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22.03.2016 | List of News

Using light to heal glass

Researchers at the Adolphe Merkle Institute (AMI) have developed a new kind of glass that can be repaired using ultraviolet light and is the hardest optically healable supramolecular material developed to date.

Over the past few years, AMI scientists have been trying to create stimuli responsive materials that are easy to process and can perform useful functions. They have focused on supramolecular polymers, which have similar properties to plastics, but are simpler to process as well as being much easier to recycle and with better self-healing properties. 

This is part of a larger movement over the past 20 years in the field of supramolecular materials that has led to the development of many new and interesting materials with a wide variety of functionalities such as debonding on demand. However, only a few are produced because most of these materials lack the necessary qualities to be commercially viable, notably a resistance to mechanical stress.

Prof. Christoph Weder’s Polymer Chemistry & Materials group at AMI has however developed design concepts that will allow scientists to review their approach to molecular architecture and to develop structural materials with new functions.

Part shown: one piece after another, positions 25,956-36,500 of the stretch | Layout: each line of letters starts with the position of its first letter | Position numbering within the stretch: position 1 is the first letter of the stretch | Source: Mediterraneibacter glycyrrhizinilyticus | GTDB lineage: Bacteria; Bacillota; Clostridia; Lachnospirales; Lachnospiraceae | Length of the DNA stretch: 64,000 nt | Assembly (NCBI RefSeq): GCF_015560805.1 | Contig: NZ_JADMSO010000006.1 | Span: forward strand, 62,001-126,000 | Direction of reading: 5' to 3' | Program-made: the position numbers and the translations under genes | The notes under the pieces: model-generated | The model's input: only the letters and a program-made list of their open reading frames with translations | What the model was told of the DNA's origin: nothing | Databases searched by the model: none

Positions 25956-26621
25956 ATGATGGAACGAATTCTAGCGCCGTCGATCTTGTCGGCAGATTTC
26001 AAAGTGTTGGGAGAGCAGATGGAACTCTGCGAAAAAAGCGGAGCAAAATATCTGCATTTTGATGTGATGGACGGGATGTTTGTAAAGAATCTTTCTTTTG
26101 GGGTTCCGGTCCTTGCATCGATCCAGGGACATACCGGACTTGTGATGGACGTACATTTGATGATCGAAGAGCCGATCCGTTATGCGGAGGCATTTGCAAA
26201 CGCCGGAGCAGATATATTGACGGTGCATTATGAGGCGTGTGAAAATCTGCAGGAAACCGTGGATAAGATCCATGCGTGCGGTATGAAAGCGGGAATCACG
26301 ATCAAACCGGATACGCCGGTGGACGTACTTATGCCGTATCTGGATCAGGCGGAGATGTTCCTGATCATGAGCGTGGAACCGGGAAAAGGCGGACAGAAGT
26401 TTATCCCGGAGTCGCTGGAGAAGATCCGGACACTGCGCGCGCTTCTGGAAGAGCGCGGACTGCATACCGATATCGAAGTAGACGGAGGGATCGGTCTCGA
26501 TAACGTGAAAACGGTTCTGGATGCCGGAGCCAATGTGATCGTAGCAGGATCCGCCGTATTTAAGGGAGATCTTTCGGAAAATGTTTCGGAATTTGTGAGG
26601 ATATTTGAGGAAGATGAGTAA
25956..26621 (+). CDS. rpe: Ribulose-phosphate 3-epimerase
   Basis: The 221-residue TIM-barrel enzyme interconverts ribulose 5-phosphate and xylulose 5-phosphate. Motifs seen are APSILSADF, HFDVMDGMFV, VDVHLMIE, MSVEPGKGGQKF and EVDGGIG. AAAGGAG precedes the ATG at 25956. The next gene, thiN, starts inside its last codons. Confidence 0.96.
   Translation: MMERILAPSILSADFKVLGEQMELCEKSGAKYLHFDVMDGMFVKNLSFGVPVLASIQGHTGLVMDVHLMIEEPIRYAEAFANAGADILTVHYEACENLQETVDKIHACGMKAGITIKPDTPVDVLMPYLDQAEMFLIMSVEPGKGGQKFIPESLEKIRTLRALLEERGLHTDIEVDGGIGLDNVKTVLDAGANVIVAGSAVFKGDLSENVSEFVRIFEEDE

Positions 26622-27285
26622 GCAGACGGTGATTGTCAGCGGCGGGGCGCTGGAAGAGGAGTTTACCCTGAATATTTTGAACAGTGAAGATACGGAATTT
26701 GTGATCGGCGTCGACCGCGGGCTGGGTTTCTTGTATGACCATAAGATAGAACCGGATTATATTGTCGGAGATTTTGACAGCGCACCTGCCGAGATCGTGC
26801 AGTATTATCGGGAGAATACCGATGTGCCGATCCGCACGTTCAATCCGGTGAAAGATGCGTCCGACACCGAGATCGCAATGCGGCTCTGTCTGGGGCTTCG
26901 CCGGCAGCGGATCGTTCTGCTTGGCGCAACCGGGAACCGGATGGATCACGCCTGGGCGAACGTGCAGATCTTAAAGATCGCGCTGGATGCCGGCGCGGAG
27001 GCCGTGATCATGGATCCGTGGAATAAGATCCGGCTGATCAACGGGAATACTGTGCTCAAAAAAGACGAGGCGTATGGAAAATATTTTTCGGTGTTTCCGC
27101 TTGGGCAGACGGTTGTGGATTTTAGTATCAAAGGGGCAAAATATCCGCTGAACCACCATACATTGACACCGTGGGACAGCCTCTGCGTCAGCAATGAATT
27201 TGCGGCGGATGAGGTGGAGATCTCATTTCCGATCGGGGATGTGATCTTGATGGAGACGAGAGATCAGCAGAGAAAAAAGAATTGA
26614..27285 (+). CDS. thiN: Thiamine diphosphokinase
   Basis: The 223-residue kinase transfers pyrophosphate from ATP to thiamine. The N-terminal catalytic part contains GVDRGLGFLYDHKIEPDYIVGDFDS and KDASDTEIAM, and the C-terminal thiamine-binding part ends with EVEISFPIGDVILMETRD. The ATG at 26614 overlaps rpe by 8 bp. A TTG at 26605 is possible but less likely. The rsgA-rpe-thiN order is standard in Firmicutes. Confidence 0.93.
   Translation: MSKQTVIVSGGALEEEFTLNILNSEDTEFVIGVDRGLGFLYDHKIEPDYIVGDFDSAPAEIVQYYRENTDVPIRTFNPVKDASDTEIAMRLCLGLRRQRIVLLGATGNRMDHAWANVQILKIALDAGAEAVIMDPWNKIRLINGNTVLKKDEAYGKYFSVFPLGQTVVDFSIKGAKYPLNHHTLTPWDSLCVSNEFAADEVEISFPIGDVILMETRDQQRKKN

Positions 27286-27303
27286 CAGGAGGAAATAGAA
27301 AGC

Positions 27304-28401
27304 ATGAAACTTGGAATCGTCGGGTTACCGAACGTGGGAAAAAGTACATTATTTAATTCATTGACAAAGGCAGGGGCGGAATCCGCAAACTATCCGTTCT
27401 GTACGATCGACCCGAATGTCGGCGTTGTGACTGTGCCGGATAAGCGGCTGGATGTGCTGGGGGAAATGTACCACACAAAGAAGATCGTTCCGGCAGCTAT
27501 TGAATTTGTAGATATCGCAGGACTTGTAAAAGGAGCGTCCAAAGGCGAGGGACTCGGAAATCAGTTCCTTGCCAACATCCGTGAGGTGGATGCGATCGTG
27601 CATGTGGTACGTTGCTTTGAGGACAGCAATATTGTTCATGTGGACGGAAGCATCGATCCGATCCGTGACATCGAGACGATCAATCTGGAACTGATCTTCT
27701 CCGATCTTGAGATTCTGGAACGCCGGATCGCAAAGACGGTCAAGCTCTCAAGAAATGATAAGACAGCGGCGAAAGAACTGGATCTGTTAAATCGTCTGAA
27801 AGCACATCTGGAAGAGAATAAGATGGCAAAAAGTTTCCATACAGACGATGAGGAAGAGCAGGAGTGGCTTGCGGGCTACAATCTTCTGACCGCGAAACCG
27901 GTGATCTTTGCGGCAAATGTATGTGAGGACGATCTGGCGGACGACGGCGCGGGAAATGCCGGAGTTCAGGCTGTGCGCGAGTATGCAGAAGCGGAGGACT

This requires the use of a low-molecular-weight multifunctional building block to form a dynamic, disordered supramolecular network, which can readily be frozen into a glassy solid.  PhD student Diederik Balkenende took this concept to design a new type of glass that matches higher stiffness and the capacity to heal using light, two properties that have proven elusive to combine in the past. Up until now, only the healing aspect had been successful.

Balkenende used a low-weight monomer to build a polymer network with a cross-linked architecture and multiple connections. The resulting glass is much stiffer than other supramolecular polymers, but can also be easily used as a coating and remain bonded to a surface.

At the same time, the network can be broken up easily and liquefied by applying an ultraviolet light similar to those used by dentists. This means a scratch on the surface can be repaired in seconds or that the coating can be removed easily.

The concept could be applicable to other supramolecular glasses made of multifunctional monomers that bind together to create a specific network and reacting to heat or light.  However, the new glass developed at AMI still requires more work to become tougher and less brittle.

The results of this research were published online at Nature Communications:

http://www.nature.com/ncomms/2016/160317/ncomms10995/full/ncomms10995.html#ref23 doi:10.1038/ncomms10995

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